The Coppice Oratory
The Coppice Oratory sculpture is nestled in amongst a working chestnut coppice and made from the same chestnut trees that grow around it. Inspiration for the piece came from the columns and the soaring height of Canterbury Cathedral. It seems rather poetic that England’s oldest Cathedral built in 597 would most likely have taken inspiration from the nature that surrounded it. Now, 1400 years later, the Coppice Oratory takes its inspiration from the Cathedral. As with most things in life, it seems to have gone full circle.
The site of the Coppice Oratory has also been carefully chosen. It is in this exact location you can see the first sighting of the cathedral from the Downs.
Feel Our Voice
The second installation in our itinary was called Feel our Voice. This sculpture is situated in front of picture-perfect views of the Kent countryside. The walk takes you through apple orchards, Oast Houses and views of the Stour Valley on the way to Canterbury.
The sculpture is an audio wave of the people from the local community saying the word ‘together’. The soft undulations and the peaks and troughs of the word have been fashioned into a very comfortable bench made from disused apple boxes from Rickards Farm.
The ‘Feel Our Voice’ sculpture borrows parts of the local community, literally and metaphorically. By doing this it has become something more meaningful than just a bench on a hill. It has become a symbol of the community.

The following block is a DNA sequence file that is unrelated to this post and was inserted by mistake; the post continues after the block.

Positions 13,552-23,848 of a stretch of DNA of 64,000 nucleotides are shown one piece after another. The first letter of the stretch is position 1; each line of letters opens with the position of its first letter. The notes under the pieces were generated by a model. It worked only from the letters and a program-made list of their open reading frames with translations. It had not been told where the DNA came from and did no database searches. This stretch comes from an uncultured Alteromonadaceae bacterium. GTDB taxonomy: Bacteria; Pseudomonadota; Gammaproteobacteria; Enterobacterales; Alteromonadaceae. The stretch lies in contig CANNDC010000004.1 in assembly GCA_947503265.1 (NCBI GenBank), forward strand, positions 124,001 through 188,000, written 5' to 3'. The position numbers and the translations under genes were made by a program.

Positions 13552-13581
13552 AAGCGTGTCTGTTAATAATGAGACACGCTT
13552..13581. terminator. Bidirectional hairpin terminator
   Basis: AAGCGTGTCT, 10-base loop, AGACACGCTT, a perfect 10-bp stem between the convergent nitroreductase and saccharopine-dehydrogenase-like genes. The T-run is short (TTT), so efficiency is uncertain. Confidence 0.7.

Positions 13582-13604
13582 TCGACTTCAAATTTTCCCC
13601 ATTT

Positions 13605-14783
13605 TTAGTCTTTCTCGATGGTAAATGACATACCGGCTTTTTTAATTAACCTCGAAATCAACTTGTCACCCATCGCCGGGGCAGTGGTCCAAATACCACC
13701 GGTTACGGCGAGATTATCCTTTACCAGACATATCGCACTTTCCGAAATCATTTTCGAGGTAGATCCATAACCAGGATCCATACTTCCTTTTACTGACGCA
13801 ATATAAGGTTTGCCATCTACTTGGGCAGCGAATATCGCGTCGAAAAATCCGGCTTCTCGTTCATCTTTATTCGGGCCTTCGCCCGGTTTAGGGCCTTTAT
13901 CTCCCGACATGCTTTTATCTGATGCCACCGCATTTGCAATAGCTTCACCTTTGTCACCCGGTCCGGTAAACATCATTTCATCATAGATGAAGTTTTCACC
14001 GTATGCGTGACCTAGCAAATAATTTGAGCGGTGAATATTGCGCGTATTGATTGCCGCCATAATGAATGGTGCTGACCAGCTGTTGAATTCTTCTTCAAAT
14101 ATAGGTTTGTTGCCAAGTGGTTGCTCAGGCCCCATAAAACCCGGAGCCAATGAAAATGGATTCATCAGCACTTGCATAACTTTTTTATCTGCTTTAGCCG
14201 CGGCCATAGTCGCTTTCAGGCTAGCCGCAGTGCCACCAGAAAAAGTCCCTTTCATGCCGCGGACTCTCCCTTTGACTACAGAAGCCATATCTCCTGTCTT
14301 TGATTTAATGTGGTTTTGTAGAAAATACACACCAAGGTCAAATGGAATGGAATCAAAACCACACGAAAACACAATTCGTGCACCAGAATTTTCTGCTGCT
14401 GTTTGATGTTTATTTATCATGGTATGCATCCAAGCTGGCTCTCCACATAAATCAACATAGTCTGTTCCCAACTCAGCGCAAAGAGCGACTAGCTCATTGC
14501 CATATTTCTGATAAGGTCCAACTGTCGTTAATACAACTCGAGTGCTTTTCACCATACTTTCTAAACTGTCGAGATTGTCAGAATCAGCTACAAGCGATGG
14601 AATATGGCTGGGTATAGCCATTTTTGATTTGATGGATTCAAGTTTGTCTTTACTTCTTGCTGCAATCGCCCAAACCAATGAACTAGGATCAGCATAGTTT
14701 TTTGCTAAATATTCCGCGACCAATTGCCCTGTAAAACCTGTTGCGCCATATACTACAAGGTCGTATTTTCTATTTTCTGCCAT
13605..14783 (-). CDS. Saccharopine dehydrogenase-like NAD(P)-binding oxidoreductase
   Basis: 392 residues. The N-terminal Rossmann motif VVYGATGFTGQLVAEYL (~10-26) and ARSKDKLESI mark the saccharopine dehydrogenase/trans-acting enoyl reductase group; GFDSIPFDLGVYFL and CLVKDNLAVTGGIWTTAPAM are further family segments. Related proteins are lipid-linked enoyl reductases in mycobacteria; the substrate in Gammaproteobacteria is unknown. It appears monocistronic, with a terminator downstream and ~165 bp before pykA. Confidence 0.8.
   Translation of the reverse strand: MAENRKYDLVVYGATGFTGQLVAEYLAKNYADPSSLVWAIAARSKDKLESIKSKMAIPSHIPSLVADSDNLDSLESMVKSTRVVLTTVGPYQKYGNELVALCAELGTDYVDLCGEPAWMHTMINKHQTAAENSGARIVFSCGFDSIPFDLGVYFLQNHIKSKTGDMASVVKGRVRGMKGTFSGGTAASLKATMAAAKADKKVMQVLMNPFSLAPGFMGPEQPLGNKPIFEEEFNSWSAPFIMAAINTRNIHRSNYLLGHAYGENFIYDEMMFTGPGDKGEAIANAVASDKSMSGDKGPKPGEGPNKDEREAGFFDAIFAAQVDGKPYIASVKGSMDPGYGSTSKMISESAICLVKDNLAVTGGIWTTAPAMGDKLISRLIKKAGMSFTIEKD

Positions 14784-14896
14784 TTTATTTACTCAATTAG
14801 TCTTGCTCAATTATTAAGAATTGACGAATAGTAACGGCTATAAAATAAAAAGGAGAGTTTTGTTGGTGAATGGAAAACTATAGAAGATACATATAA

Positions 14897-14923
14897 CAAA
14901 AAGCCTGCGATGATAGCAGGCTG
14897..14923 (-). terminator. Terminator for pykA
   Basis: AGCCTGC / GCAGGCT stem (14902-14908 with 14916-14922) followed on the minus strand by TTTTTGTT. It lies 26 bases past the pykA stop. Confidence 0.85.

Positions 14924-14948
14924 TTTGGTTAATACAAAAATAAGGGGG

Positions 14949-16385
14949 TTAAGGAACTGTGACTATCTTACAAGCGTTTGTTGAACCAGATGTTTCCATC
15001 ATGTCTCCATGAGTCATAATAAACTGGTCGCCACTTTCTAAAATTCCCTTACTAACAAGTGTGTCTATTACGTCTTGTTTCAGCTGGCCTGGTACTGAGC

Other Points of Interest in the Kent Downs AONB
Arriving back into Chilham square with three sopping and muddy children, the open fire of The Woolpack pub was a welcome sight. We used the hearth to dry trousers and wellies and ordered from the Sunday lunch menu. The food was wholesome and again very welcome as we were all famished!
The Woolpack had a lovely atmosphere and dogs were welcome in the bar, which was good news for Betty!
Why the Kent Downs AONB North Downs Way Art Trail is about so much more than the views
As we were walking back from the Coppice Oratory, we met a lady called Jean. She was making her way up the chalk paths we had just descended. Charlotte, the Art Trail Project Manager, and I gave her a friendly fellow-walkers ‘hello’ in passing. This polite two second exchange then became an opportunity for a much needed chat.
Also dressed for the wet weather and wrapped in her hood, scarf and gloves, Jean told us that she had lost her husband five years ago. To help with the loss and the loneliness she now faces, she told us she walks the Downs everyday. “Walking here makes me feel close to him. When I’m having a bad day and things get on top of me, I come up here where I can breathe. Then when I come back, I realise how lucky I am”.
This was the moment I realised that North Downs Way Art Trail is about more than art. It’s about more than walking trails and countryside of outstanding natural beauty; even though these things are all true. These trails are also a lifeline. They offer companionship, release, freedom and hope in a way I did not appreciate before I met Jean.
Maps of the Kent Downs AONB Walking Trails
To find out more about how to start any of the walking trails visit https://kentdowns.org.uk/art-trail/. Here you can plan your walks by sculpture or area. Each art installation has its own dedicated web page with information such as how to get there, postcodes, where to start and what to expect.
There are also details of nearby train stations making this a very doable day out from London too. Kentdowns.org also provide recommendations of places to eat in the area, other experiences to take part in and even suggests things to do while travelling with children!